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Editorial Reviews

Publishers Weekly - Cahners\\Publishers_Weekly
A guest at Claridge's Hotel in London once asked the hall porter to find him an elephant for his friends to ride in the park. With scarcely a hesitation, the porter persuaded the London Zoo to supply one. Another guest requested that a courier fly to Nice to pick up his watch. The porter arranged it. These are among the stories here about innkeeping in one of the world's grandest hotels. Robinson (The Laundrymen) has dogged out the minutiae: Claridge's chef will use only a balsamic vinegar flown in from France that cost more than $100 a bottle; the manager has slept in every room to become intimately knowledgeable with their individual comforts. And there is enough detail about floral arrangements, security, food preparation, computerized records, cost controls, service, staff training and exquisite handling of elegant guests who leave without paying their bills or take expensive hotel equipment for souvenirs to provide a blueprint for anyone considering running a hotel on any scale. The gossip about the rich patrons will tickle tabloid fans. Stylish prose it is not, however.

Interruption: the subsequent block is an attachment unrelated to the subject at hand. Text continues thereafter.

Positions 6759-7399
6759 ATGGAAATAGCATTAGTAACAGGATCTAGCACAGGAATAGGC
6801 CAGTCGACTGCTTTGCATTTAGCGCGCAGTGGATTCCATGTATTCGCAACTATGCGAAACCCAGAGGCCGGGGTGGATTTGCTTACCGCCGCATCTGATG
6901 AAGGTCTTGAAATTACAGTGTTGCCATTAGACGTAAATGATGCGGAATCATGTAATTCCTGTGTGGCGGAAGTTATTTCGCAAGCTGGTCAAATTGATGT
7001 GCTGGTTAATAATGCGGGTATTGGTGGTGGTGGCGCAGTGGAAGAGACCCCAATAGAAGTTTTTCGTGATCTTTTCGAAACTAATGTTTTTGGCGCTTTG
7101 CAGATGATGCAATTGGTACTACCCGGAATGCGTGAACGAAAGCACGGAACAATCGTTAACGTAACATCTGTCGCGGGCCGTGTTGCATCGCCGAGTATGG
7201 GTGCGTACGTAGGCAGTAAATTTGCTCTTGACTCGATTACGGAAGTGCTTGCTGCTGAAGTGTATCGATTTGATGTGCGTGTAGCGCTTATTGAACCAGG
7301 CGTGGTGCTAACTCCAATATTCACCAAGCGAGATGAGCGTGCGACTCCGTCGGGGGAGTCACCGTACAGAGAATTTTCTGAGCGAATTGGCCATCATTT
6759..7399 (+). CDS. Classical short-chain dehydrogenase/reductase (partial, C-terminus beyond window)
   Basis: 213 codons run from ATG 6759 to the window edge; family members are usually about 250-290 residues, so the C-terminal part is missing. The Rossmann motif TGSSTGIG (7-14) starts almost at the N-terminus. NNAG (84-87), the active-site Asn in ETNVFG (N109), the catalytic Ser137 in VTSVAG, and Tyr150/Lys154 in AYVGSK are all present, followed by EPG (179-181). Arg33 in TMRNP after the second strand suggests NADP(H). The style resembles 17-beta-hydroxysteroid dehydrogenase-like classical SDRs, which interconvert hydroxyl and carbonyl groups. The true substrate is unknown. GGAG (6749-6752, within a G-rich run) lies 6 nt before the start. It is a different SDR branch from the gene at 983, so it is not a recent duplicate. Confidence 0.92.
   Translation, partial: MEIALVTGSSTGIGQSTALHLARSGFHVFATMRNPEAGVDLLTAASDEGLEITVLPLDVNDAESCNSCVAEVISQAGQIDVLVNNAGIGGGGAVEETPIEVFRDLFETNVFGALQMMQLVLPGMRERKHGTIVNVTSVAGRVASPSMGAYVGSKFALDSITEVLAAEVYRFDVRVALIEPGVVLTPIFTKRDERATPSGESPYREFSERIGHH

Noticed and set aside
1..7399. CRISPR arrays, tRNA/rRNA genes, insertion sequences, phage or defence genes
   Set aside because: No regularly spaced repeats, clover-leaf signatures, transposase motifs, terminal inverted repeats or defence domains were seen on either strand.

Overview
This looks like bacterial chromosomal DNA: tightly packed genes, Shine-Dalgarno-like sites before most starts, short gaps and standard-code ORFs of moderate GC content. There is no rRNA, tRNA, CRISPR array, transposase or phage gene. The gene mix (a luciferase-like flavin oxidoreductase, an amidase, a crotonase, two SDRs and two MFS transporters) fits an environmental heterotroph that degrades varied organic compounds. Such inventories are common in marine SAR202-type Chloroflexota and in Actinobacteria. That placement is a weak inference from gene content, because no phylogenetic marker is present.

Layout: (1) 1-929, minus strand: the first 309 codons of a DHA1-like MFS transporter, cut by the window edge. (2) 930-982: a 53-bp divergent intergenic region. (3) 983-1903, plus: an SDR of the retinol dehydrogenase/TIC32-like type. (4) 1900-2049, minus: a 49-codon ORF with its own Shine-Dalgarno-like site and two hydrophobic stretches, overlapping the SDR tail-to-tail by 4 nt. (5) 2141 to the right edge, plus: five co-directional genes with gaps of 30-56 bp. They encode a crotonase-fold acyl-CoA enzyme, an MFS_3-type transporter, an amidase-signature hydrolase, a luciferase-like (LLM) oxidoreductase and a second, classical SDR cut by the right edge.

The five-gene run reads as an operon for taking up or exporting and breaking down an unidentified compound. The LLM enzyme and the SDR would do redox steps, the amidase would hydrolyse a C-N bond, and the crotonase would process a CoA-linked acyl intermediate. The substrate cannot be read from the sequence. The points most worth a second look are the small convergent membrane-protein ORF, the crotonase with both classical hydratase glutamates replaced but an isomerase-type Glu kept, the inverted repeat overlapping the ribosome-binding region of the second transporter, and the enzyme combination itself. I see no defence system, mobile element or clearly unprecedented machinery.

Publishers Weekly - Publisher's Weekly
A guest at Claridge's Hotel in London once asked the hall porter to find him an elephant for his friends to ride in the park. With scarcely a hesitation, the porter persuaded the London Zoo to supply one. Another guest requested that a courier fly to Nice to pick up his watch. The porter arranged it. These are among the stories here about innkeeping in one of the world's grandest hotels. Robinson (The Laundrymen) has dogged out the minutiae: Claridge's chef will use only a balsamic vinegar flown in from France that cost more than $100 a bottle; the manager has slept in every room to become intimately knowledgeable with their individual comforts. And there is enough detail about floral arrangements, security, food preparation, computerized records, cost controls, service, staff training and exquisite handling of elegant guests who leave without paying their bills or take expensive hotel equipment for souvenirs to provide a blueprint for anyone considering running a hotel on any scale. The gossip about the rich patrons will tickle tabloid fans. Stylish prose it is not, however. (May)